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Turned down possible promotion

Misty Avich

I'm just angry
V.I.P Member
I was suggested a possible promotion to being a charge hand at work.
A charge hand is like a supervisor. My boss said I have better people skills than the previous charge hand, but even so I don't think I would cope being in charge of other adults. I get too sensitive with people's moods, and if people don't do as expected a higher up authoritative person would yell at me for it, but I don't like bossing people around. Also due to ADHD I am very disorganized and have trouble prioritizing my thoughts into actions and staying focused on task, even if I have diaries and calendars.
In my experience at work I have noticed that even the most competent of people who get in charge become absent-minded. At first I thought "why do they always take absent-minded people on to be in charge?" but then I figured that I think the duty of being in charge/a supervisor makes people become absent-minded. So it must be a demanding job and me being a bit careless and absent-minded anyway I just don't think I would be very competent for the position.
I'm not really the type of person to think "I want to be the big I Am". I don't like telling people what to do.

Do you think it's for the best that I turned down a possible promotion?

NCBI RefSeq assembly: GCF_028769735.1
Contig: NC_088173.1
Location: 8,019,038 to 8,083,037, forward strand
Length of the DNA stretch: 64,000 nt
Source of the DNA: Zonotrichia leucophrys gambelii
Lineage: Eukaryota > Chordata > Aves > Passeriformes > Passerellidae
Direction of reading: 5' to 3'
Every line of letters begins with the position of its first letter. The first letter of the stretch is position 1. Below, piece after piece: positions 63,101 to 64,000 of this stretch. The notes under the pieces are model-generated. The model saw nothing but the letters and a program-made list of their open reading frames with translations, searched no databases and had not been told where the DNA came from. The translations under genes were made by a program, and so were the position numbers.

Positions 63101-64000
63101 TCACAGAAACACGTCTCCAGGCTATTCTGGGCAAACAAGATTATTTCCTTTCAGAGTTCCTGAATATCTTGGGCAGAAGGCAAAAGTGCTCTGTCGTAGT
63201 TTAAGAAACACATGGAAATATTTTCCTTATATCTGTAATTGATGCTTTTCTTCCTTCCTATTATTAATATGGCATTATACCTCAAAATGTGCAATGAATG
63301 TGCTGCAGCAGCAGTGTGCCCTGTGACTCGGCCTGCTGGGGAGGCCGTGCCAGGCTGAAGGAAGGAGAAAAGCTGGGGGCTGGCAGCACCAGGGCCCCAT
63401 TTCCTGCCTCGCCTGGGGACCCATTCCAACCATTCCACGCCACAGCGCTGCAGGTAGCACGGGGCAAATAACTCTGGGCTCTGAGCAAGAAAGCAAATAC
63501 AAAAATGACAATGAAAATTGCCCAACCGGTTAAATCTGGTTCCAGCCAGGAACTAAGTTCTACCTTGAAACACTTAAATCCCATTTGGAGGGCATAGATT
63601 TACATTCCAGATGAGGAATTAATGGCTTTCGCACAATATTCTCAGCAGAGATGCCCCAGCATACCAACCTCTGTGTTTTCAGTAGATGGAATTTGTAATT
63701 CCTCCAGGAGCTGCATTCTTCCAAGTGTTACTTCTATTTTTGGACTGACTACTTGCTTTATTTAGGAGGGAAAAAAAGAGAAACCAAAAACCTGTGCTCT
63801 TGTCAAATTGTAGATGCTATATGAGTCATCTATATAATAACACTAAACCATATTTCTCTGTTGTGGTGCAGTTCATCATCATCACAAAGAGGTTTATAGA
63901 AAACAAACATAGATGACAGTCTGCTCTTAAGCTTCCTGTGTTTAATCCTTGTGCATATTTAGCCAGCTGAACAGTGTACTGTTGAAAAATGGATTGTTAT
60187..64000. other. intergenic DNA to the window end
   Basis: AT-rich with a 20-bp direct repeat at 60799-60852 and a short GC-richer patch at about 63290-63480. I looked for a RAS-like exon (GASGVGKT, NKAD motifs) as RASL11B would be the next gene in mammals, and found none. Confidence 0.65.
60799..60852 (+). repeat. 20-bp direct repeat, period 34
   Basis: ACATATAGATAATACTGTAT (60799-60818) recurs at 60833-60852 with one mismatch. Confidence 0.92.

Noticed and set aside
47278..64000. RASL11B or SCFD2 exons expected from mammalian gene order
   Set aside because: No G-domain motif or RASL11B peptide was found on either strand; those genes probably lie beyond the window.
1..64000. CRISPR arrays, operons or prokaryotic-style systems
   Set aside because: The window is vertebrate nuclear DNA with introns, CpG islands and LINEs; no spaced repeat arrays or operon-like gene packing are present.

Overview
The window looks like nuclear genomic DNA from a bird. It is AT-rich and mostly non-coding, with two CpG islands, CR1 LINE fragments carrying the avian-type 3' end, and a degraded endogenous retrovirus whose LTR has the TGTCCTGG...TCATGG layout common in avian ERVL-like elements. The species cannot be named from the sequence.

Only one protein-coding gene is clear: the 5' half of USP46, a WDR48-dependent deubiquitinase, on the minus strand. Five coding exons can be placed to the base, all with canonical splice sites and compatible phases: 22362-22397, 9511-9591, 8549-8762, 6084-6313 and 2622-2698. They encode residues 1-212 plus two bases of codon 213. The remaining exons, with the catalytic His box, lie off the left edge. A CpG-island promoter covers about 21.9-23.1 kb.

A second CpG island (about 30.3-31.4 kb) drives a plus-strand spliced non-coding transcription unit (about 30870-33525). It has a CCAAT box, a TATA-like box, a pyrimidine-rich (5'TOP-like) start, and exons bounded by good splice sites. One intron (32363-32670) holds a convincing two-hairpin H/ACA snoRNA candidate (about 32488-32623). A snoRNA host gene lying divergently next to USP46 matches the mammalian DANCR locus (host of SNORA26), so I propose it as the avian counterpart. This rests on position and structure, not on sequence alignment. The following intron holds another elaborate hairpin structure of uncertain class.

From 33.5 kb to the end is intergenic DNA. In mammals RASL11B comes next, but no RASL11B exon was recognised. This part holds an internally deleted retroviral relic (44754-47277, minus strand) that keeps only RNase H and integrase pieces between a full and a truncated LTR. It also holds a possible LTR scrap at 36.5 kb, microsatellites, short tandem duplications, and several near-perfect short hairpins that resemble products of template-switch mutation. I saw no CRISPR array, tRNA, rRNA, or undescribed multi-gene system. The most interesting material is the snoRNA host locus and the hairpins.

<< Edit - I just noticed you've already turned it down. CBA re-writing - please forgive the parts that don't match your question >>

Sounds like an opportunity for a graceful refusal, and a request for a different kind of senior position if/when one comes up..

One possible neutral excuse: tell your boss that you don't think you're suited to the role because you're an incurable "people pleaser", and it's hard for you to give orders to adults.

Work on the framing though.
* Make sure to thank your boss, and say that you appreciate them trusting you enough to make the offer.
* Be supportive of your boss in future (without annoying anyone else of course, especially your immediate colleagues). Trust deserves a certain amount of loyalty, and both can evolve naturally to work both ways.
* Don't share information on any other traits you think aren't ideal for the position.